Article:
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Roubini, Others: Where to Find Global Opportunities Amid Market Volatility

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Portfolio managers and strategists at Neuberger Berman and other asset-management shops expect more market volatility in the next few quarters thanks to the usual suspects: concerns with the Federal Reserve’s easing strategies, economic growth prospects worldwide and mixed signals for corporate fundamentals. And noted economist Nouriel Roubini added to the debate over the strength of the emerging markets with a fairly critical outlook posted Monday.

The challenge for global investors “is managing the risk/return balance against a dynamic investment environment,” Neuberger Berman explains in a recent report.

“The unprecedented involvement in the capital markets by central bankers has created a unique set of challenges to both managing risk and seeking opportunity,” said Joseph Amato, president and chief investment officer of Neuberger Berman, which launched an emerging-markets debt platform over the past year and recently hired 22 professionals to focus on it.

Asset manager Glenmede, which has $22 billion in AUM, notes that U.S. markets continue to hit all-time highs, while also cycling back to economic health and Federal Reserve tapering.

“Obsessive parsing of speeches by Federal Reserve members is daily contrasted with economic releases to balance improved growth conditions against expected withdrawal of stimulus,” said Jason Pride, director of investment strategy, in his weekly outlook published Monday.

In June, he notes, the federal government posted its biggest monthly surplus in five years, which shows the extent to which pressure has come off policymakers to address long-term budget concerns. Still, though the monthly surplus suggests budgetary healing, another debt ceiling limit approaches in two to three months, “just in time for investors to settle in after returning from the beaches.”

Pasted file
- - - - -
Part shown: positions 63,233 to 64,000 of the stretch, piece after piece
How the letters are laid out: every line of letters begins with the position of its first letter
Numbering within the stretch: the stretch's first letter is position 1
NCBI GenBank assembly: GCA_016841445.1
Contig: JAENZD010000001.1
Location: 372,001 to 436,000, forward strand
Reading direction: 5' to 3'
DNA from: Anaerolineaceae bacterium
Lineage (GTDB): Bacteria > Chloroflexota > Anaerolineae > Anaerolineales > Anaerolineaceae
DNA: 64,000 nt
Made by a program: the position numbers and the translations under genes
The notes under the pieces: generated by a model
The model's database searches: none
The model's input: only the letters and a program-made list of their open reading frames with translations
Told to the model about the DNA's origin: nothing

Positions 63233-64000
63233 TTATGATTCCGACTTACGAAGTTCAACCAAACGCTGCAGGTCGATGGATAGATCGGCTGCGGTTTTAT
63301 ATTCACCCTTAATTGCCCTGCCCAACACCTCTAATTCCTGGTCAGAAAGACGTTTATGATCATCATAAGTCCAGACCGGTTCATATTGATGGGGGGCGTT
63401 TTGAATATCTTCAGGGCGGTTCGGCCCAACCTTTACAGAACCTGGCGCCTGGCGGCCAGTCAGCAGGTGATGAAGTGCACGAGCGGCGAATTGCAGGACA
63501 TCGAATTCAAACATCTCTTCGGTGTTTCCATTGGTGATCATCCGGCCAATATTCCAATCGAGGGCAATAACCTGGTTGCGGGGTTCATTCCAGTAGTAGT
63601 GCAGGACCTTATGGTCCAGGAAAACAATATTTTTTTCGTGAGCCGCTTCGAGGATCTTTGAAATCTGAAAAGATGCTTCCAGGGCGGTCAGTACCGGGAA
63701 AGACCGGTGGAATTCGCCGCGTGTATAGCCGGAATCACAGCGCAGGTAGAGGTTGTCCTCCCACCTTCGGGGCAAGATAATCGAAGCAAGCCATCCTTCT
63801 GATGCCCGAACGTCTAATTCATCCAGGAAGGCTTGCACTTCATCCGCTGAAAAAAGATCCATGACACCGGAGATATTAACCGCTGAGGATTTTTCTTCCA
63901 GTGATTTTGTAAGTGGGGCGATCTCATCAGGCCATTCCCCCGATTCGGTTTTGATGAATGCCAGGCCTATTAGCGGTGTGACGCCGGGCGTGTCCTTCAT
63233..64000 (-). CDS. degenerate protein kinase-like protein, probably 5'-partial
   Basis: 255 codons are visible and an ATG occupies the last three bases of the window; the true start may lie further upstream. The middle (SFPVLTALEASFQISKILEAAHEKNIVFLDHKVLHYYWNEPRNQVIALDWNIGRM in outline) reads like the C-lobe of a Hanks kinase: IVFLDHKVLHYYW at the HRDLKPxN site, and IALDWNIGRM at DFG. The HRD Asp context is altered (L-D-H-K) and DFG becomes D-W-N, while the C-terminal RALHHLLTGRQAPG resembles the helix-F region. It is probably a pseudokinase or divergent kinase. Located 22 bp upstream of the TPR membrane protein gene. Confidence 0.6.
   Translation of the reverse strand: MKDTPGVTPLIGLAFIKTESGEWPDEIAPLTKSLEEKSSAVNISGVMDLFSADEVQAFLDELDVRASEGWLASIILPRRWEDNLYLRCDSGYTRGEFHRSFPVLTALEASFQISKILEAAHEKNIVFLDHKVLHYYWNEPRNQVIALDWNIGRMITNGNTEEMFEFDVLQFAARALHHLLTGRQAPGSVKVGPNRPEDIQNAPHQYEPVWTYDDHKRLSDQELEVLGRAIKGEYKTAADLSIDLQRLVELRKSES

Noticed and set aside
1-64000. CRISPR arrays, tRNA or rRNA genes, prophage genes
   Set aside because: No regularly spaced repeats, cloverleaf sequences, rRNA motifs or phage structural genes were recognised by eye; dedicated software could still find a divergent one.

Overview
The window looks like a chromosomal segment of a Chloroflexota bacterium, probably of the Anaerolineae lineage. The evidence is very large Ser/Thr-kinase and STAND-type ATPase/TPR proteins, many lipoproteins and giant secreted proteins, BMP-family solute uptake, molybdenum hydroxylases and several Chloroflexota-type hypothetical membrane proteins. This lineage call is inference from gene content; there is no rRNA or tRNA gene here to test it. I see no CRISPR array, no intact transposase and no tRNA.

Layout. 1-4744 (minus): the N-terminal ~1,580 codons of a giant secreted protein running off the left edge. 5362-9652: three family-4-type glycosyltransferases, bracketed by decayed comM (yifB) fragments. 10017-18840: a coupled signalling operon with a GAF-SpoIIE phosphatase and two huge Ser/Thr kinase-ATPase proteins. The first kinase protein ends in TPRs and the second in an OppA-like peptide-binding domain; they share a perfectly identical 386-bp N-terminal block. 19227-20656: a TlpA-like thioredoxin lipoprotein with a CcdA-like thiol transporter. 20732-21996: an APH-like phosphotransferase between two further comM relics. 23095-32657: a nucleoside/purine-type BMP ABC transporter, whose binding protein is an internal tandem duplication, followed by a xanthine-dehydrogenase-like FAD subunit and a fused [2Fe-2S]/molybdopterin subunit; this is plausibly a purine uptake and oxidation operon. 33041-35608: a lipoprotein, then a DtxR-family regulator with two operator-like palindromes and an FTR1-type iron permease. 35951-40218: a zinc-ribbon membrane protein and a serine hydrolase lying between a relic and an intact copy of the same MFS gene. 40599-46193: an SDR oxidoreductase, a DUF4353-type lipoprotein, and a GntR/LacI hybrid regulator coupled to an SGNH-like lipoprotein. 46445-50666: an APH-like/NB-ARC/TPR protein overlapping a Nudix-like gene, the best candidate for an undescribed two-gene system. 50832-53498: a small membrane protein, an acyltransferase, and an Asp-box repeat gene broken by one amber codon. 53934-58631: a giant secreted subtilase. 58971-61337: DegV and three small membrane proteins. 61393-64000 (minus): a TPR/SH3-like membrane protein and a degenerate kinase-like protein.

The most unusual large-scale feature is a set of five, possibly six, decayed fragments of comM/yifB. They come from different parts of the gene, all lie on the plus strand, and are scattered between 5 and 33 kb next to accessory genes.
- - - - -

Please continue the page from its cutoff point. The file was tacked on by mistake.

Looking ahead in 2013 and into 2014, managers and strategists with Neuberger Bermann, which has total assets under management of $214 billlion, have outlined the following views:

  • Large-Cap U.S. Equities: Attractive valuations on an absolute and relative basis, with expected acceleration this year; U.S. valuations today still look attractive vs. those of other markets.
  • Small-Cap U.S. Equities: A continued positive outlook in anticipation of a pick-up in mergers and acquisitions; the asset class remains well positioned within the context of an improving domestic backdrop, while offering good exposure to the ongoing manufacturing renaissance.
  • European Equities: Economic data could be hitting the bottom as equity-risk premiums reach more attractive levels, compared with places like the United States; the focus is shifting more to growth than sovereign risk.
  • High Yield Spreads: Spreads should narrow with expected continued low defaults, and bank loans, attractive given their floating-rate structure, could provide an additional buffer in the context of more prolonged and pronounced increases in interest rates.
  • Global Fixed Income Opportunities: There are opportunities in local-currency emerging market debt, high yield bonds and agency mortgages.
  • Emerging-Market Equities: Caution remains appropriate, with a focus on company fundamentals; and the longer-term potential for emerging market equities remains intact.

Glenmede’s Pride asks if emerging markets are “hitting a (Chinese) wall?”

The country is moving towards interest-rate liberalization. However, the analyst adds, investors should expect growth there to be “slower than the past decade, but still faster than most developed markets.”

On the upside, the longer-term story – the rise of the emerging-market consumer – is still intact, he adds: “While emerging economies continue to face a number of difficulties, the evolution of their middle class remains on track as urbanization continues and governments reorient their policies to support this new consumer class.”